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Texas' SB4 is back in court this week. Mexican officials say they won't support the law

SB4, the controversial Texas law that allows state police to arrest people suspected of crossing into the U.S. illegally, was in a federal appeals court Wednesday. 

The law would make it a state crime to be in the U.S. illegally and allow state law enforcement to turn migrants back across the border to Mexico — even if they’re not actually from Mexico.

Mexican government officials have already said their country would not accept those returns.

"The government of Mexico has made very clear that the coordination ... will be with the U.S. government, as according to the law and constitution, and our international treaties, not local authorities, particularly those who are trying to profit politically from this legislation," said Rafael Barceló Durazo, Mexico consul in Tucson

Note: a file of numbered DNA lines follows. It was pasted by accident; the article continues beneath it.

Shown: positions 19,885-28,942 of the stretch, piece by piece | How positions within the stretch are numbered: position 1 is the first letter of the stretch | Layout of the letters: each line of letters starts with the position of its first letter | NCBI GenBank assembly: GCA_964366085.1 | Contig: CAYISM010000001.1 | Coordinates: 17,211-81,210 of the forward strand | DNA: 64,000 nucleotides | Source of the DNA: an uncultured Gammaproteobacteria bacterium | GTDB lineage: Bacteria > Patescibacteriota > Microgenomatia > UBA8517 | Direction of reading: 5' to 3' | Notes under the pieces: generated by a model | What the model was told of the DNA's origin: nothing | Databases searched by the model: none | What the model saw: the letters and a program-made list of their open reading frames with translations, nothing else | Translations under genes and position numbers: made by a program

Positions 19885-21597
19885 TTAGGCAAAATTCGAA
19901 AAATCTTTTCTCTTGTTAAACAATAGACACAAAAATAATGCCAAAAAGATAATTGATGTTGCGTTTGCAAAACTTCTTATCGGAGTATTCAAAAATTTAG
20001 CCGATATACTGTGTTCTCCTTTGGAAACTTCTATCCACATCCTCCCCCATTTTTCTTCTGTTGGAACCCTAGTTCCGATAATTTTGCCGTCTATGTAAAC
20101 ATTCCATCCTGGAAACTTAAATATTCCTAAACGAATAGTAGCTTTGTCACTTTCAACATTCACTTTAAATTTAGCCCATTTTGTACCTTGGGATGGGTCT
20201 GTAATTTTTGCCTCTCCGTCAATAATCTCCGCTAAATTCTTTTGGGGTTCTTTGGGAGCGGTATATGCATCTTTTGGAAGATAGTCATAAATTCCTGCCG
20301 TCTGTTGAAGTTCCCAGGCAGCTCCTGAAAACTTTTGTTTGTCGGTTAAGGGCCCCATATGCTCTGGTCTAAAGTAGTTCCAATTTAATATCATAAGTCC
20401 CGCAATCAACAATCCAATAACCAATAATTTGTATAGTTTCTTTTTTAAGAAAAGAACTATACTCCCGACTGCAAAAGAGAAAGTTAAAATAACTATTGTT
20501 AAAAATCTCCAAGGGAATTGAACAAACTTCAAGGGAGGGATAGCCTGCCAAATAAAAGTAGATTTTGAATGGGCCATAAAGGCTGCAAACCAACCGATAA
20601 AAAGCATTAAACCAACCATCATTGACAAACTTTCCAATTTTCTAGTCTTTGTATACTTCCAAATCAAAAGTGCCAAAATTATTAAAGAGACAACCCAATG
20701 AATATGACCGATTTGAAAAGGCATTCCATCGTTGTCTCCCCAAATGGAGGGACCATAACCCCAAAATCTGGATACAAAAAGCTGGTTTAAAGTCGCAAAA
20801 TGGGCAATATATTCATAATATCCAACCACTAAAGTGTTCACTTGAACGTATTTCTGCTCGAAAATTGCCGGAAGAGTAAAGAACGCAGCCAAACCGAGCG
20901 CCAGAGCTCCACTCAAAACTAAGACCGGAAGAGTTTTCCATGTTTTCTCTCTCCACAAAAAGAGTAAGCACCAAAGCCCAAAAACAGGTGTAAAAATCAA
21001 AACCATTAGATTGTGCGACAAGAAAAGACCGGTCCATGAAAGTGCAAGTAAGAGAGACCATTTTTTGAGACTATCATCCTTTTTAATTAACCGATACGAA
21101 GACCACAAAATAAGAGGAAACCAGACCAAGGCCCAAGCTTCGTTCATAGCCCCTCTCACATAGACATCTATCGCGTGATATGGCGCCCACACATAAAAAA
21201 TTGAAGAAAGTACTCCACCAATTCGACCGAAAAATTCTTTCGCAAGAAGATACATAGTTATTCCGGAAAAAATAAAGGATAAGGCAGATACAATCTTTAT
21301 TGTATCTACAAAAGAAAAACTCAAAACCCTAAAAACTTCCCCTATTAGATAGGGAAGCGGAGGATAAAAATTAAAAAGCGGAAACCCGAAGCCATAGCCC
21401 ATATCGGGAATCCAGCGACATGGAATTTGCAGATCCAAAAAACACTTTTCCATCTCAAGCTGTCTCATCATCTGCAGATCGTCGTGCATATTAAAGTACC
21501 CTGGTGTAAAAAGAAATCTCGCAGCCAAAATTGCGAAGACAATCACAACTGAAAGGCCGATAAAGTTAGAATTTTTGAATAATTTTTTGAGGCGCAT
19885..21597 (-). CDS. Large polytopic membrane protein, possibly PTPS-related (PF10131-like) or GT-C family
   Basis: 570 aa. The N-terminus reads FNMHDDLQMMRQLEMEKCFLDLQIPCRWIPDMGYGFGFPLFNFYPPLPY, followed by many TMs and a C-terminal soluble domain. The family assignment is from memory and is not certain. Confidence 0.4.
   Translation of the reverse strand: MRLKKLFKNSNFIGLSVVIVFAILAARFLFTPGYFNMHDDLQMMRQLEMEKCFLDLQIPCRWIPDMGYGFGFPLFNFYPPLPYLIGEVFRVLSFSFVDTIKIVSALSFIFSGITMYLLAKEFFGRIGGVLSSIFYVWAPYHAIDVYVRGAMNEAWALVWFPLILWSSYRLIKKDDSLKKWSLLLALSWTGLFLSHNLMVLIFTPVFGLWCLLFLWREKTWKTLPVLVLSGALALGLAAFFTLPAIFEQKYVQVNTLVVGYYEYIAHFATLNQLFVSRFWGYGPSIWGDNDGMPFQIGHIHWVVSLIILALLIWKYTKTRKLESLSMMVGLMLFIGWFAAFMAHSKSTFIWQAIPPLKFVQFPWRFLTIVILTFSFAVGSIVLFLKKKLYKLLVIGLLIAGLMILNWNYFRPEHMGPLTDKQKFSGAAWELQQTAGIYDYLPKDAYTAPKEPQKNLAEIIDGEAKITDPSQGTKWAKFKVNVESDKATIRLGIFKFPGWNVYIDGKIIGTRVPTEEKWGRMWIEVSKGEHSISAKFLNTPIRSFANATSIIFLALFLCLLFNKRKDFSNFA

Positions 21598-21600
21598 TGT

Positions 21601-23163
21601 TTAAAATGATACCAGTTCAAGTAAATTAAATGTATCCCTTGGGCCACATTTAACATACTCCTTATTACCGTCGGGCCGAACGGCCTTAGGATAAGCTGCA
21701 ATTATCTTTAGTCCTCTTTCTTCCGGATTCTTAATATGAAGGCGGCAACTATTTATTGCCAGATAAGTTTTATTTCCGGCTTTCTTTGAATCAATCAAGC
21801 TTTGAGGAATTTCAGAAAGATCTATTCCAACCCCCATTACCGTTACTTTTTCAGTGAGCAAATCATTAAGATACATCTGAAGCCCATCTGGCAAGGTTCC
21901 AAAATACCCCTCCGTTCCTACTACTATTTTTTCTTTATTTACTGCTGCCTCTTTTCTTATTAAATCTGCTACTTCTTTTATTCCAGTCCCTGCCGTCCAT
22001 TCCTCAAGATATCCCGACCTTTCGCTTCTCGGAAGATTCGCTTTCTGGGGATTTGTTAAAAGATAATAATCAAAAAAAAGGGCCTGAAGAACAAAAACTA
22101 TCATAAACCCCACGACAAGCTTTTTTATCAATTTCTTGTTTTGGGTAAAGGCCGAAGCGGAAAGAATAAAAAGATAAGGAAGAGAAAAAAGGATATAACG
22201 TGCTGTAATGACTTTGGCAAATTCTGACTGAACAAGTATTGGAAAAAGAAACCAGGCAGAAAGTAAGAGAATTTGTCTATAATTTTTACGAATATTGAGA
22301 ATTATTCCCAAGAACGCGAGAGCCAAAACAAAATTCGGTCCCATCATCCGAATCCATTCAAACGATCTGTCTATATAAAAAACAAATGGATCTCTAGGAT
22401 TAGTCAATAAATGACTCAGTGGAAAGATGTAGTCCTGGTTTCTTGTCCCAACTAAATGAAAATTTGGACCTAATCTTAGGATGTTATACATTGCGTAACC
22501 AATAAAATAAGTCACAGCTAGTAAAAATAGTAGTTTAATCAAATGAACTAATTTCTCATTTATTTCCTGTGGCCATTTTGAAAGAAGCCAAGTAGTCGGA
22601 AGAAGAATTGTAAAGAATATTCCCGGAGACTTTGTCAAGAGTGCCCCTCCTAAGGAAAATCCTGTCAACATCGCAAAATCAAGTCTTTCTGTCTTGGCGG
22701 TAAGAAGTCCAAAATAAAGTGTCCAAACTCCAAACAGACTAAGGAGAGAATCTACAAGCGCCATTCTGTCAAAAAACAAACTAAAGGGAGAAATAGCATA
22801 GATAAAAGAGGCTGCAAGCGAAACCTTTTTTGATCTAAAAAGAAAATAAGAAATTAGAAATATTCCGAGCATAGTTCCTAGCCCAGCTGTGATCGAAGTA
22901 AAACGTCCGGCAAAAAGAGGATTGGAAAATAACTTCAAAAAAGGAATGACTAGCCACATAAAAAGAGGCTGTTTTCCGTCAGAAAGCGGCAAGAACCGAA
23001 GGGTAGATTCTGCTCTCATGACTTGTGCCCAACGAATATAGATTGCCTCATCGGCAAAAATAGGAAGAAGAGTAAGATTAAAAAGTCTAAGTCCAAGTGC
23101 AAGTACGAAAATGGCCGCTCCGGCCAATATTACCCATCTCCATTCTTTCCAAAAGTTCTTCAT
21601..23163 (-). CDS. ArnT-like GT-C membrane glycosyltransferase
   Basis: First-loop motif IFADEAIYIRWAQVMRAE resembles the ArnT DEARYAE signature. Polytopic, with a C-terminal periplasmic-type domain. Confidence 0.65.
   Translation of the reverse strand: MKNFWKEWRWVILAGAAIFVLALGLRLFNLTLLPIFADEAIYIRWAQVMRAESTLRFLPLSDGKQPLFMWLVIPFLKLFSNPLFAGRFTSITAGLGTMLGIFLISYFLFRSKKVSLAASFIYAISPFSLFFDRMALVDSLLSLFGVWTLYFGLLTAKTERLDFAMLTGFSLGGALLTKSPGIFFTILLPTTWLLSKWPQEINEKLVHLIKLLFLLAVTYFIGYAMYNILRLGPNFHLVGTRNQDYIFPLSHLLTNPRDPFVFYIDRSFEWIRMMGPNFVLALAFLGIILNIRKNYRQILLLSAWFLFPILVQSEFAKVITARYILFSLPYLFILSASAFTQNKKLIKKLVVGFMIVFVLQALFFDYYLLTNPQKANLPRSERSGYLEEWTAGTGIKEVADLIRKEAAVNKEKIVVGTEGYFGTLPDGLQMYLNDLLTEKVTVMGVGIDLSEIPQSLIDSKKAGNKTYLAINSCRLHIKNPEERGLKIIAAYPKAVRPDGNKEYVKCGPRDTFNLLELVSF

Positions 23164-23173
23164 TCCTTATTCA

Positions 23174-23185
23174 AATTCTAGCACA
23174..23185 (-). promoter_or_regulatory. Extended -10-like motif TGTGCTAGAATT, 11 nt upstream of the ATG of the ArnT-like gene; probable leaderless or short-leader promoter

Barceló said just like SB1070 — the Arizona law that had local law enforcement to ask for proof of legal U.S. residency — SB4 is hurting migrant communities and sowing distrust. 

"That was very clear in SB1070, it’s very clear in the SB4 in Texas ... those are not [laws] that are going to help the migratory flows," Barceló said.

A court order has barred SB4 from going into effect for now, and an appeals court heard arguments about whether that hold would remain.

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Alisa Reznick is a senior field correspondent covering stories across southern Arizona and the borderlands for the Tucson bureau of KJZZ's Fronteras Desk.